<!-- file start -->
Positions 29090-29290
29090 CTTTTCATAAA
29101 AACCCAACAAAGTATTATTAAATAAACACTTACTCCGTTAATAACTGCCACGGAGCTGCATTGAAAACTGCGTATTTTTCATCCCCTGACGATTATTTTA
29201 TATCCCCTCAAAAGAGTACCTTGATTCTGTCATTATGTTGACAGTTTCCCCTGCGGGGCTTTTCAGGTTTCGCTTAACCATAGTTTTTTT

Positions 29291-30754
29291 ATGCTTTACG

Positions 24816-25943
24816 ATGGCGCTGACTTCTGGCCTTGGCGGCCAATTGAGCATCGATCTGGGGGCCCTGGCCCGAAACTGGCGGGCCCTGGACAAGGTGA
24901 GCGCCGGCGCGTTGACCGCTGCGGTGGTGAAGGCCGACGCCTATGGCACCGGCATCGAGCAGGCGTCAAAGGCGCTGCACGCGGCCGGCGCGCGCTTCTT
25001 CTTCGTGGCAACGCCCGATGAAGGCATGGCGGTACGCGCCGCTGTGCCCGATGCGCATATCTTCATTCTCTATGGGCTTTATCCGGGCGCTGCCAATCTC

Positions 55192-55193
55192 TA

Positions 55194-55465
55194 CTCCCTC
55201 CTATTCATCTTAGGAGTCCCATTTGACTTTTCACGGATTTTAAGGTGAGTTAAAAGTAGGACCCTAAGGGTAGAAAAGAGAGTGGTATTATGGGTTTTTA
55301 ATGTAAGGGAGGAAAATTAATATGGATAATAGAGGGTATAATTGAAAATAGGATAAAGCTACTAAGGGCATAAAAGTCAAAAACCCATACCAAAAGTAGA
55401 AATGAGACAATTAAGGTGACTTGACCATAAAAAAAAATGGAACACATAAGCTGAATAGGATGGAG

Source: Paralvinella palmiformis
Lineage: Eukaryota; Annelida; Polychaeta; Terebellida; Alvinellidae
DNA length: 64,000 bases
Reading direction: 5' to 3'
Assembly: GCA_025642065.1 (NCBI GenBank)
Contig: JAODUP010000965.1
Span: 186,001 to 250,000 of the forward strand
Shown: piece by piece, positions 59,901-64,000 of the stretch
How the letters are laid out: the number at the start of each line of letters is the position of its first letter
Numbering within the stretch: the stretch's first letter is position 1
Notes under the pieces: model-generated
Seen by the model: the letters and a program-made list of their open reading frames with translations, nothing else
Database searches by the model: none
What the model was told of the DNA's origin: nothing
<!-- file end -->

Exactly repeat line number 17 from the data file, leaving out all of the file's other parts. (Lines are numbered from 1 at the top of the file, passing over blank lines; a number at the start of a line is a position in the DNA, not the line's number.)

55401 AATGAGACAATTAAGGTGACTTGACCATAAAAAAAAATGGAACACATAAGCTGAATAGGATGGAG